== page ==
because once it’s known you’re trans, everything changes. people suddenly have dominion over your body and people pass judgment on the tiniest details that nobody cared about before. there are people who engage in appearance-based hate inside and outside the trans community, from Andrea James’ inexplicable habit of engaging in size/appearance-shaming to Cathy Brennan’s constant stream of sizeist/ableist/transphobic bullshit and you’ve got that last hurdle i just can’t jump: that now that i am trying to learn not to hate my body, i really don’t enjoy that it is only found to be “not good enough” and wanting when someone knows that i’m trans. all those “terrible flaws” never came up when you were assuming in error that i must be cis…i mean, seriously, the worst thing i get called in public is “retard”.  in other words, the special bonus body policing that comes both from people outside the community who hate us and people inside the community who have some interesting phobias lead to the reality that the only safe way to avoid being shamed is to let the assumption continue that i’m cis. but…i don’t want to keep pretending to be cis, but i also don’t want to be shamed when i’m trying to believe i am anything other than a monster who deserves what the world has handed her, and frankly i don’t ever want to start thinking that again because by believing that i believed i would never be worth anything better than pity. believing that didn’t make me a monster, but it made me a weak, aimless zombie who wasn’t even all that good of a person. it let my self-loathing be taken out on other people, something that i will never be able to apologize enough for. it let people think that i was ashamed of being trans when now i know i am anything but, but most of all…it let people believe they had a right to control me, and i believed that’s all i deserved. i believed i was meant to be ruled, i was meant to follow orders, and no more. that person was pitiable, but for the record…i neither want nor deserve your pity.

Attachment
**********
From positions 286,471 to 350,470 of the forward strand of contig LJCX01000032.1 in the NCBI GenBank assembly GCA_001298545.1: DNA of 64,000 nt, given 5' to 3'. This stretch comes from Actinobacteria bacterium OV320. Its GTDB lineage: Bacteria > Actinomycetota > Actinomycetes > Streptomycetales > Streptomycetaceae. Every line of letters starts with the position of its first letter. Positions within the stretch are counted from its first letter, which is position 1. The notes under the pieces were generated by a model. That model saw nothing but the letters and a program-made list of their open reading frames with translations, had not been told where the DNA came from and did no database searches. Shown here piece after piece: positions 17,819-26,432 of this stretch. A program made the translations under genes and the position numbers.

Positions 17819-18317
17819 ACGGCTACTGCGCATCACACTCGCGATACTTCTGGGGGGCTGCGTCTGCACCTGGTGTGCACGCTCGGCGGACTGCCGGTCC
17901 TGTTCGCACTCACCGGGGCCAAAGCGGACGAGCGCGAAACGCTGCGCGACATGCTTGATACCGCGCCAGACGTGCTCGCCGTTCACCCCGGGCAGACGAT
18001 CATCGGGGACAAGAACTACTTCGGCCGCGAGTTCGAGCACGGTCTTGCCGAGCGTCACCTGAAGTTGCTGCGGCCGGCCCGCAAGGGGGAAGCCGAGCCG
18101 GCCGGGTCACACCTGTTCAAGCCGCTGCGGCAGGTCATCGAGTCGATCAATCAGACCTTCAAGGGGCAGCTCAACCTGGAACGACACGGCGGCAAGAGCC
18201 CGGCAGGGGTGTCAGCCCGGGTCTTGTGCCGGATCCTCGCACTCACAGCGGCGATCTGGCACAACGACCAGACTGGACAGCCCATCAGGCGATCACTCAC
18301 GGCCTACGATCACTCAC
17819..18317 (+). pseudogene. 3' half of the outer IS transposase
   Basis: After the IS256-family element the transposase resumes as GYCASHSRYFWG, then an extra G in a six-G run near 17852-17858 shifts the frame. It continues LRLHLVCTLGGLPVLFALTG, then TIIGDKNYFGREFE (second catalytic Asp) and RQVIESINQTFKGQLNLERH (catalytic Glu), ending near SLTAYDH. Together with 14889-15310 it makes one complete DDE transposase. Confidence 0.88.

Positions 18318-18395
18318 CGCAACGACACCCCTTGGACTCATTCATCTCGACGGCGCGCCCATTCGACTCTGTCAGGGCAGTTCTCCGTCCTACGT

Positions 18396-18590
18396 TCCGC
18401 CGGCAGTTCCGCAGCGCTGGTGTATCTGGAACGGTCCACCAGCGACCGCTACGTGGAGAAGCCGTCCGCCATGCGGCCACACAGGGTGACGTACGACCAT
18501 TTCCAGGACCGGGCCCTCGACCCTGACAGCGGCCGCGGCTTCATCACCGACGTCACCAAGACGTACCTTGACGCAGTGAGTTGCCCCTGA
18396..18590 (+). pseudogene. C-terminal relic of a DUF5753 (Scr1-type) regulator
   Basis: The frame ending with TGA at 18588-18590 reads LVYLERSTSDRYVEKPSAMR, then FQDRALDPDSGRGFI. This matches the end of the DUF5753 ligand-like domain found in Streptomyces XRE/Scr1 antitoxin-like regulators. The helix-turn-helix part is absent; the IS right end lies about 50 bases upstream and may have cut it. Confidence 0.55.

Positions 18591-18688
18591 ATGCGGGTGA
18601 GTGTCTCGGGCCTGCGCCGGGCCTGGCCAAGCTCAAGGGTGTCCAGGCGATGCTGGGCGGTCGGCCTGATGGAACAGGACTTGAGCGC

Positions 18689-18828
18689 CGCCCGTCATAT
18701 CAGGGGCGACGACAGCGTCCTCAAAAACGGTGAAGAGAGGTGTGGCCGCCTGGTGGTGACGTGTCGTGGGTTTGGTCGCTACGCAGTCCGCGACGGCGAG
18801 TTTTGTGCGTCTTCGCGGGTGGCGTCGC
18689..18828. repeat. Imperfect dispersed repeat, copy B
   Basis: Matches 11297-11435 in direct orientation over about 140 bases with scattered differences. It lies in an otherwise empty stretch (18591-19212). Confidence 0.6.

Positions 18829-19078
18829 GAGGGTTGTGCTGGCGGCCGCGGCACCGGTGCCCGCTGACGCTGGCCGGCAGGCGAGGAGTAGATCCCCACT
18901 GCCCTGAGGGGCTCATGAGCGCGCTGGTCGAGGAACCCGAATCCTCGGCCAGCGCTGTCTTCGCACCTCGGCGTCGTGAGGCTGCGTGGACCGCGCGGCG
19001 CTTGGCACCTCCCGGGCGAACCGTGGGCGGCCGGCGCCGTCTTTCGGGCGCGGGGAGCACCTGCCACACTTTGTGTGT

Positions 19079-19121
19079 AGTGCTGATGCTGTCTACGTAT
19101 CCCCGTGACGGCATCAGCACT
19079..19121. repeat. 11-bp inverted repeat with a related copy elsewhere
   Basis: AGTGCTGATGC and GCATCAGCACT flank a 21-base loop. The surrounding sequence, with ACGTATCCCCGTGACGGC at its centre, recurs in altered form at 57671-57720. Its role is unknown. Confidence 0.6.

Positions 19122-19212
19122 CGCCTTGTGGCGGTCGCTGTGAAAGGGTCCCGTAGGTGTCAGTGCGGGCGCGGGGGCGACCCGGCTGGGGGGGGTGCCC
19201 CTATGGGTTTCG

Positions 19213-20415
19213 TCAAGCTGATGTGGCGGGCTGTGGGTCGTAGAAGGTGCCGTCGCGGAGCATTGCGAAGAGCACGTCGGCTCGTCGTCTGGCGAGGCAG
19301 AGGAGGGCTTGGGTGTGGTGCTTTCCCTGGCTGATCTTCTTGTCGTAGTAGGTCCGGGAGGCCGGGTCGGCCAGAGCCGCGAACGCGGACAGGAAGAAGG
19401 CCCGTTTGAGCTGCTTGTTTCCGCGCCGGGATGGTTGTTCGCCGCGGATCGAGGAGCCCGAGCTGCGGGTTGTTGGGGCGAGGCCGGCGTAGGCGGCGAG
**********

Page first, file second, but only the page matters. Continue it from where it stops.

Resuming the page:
see, i don’t want pity, i want humanity. i want to accept that i may well be monstrous but though that monstrousness is part of me, i am not a monster. i want to live up to the promise of that scared little girl who pretty much sold her soul to be allowed to transition and was sternly told she should never tell anyone what she was (using those exact words, “what you are”) but the “man who will marry her someday.” i want to live up to the promise of that scared little girl walking across a scary bridge every day, summer and winter, so she could go to a better school where she wouldn’t be put on a failure track because she was disabled. and most of all, i don’t want to screw it up for the person i’m becoming, because at this point i’m living this life for her and not for other people or conditional and/or tentative approval that’s never coming. i am me-in-progress, wrapped in this quilt, and though this quilt isn’t perfect, this quilt is mine and it’s the only one i have.

One thought on “my quilt, myself: body image, body policing, and our selves

  1. Pingback: being what i am, there is no other Troy for me to burn | erica, ascendant